Prepare to be Amazed: Science on Screen® Series Opens at The Tull Family Theater
Tuesday, February 18, 2020 | 4:35 PM
Are mushrooms the next scientific frontier? Could a group of high school students actually find a bird believed to be extinct? Could engineering be the career of the future? What do people impacted by autism do about dating?
These questions—and experts that help guide you to the answers—will present the 2020 Science on Screen® series at The Tull Family Theater in Sewickley.
The Tull Family Theater, one of only 37 art house cinemas nationwide for Science on Screen®, will produce this STEM-based speaker and film series for the region. Science on Screen is an initiative of the Coolidge Corner Theatre, in partnership with the Alfred P. Sloan Foundation.
As the Coolidge Corner Theatre explains, “Each film is used as a jumping off point for the speaker to reveal current scientific research or technological advances, providing the perfect combination of entertainment and enlightenment—even for the most science-phobic culture vulture!”
At The Tull Family Theater, speakers and panels will give 15- to 20-minute presentations and take questions from the audience before each screening. Check out the details below. Updates will be added to the Theater’s web page for these events: https://www.thetullfamilytheater.org/science-on-screen/.
Science on Screen presents an opportunity for residents of all ages to learn from and connect with STEM leaders across the region. Admission is $11 for general admission, discounted to $8.75 for seniors 65+, children 10 and younger, college students and military with ID. Groups of 10 or more also receive the $8.75 rate via prior arrangement with the Theater.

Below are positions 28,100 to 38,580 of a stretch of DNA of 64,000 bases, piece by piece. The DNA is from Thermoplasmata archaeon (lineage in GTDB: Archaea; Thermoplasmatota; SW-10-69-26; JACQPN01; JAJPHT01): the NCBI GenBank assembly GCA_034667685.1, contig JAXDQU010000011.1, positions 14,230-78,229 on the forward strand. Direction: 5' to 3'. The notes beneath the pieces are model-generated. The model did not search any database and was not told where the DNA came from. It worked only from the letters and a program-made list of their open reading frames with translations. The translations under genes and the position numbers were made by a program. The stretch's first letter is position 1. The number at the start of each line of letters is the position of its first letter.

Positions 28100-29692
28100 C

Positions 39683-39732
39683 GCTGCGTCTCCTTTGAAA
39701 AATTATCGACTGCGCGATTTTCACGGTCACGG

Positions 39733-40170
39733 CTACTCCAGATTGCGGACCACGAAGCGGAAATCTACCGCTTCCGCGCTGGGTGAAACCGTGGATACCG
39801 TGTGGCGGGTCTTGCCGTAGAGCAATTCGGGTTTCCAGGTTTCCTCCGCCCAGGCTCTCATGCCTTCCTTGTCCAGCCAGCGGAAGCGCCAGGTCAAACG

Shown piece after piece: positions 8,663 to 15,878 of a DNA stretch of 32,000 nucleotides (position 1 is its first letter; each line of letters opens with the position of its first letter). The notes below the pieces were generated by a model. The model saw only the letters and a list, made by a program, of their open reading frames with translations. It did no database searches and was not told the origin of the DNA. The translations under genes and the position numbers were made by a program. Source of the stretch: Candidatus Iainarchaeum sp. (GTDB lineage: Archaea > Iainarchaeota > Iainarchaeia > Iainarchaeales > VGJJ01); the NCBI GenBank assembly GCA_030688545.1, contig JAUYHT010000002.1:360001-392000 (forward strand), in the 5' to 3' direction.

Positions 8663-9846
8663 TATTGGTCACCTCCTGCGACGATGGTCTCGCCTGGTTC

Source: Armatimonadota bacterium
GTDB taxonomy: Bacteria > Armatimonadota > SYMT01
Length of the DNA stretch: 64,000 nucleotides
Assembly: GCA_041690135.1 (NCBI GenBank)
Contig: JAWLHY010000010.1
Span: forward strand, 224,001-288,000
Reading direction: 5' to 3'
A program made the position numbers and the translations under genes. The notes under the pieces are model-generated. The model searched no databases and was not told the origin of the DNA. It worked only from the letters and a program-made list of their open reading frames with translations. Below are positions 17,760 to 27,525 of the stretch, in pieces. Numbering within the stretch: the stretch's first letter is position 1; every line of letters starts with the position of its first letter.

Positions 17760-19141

The Tull Family Theater, 418 Walnut St., Sewickley, is an independent nonprofit cinema. Directions to the Theater and information about parking, which is available in a municipal lot next to the Theater and on the street, is available online at www.thetullfamilytheater.org/directions.
The coming Science on Screen attractions are:
FANTASTIC FUNGI (NR, 1 hr 21 min)
Thursday, Feb. 20, 7:30 p.m.
Sunday, March 1, 12:00 p.m.
This year’s series kicks off with the eye-popping, mind-bending Fantastic Fungi. The film provides an incredible time-lapse journey into the mysterious and medicinal world of mushrooms and captures their ability to heal, sustain and regenerate life.
SPEAKER: Ann (Fluff) Berger, Vice President and Education Chair of the Western Pennsylvania Mushroom Club, sharing the magic and lure of local mushrooms.
Berger, a WPMC board member since 2014, is an official WPMC Identifier, assisting in mushroom identification at monthly meetings and at the annual Lincoff Foray. She will share some of her widely published mushroom photography in her 15-minute presentation, and call upon her experiences on Mushroom Education Day. Last year alone, Berger led walks in Sewickley Heights, the Audubon Greenway and Devil’s Hollow.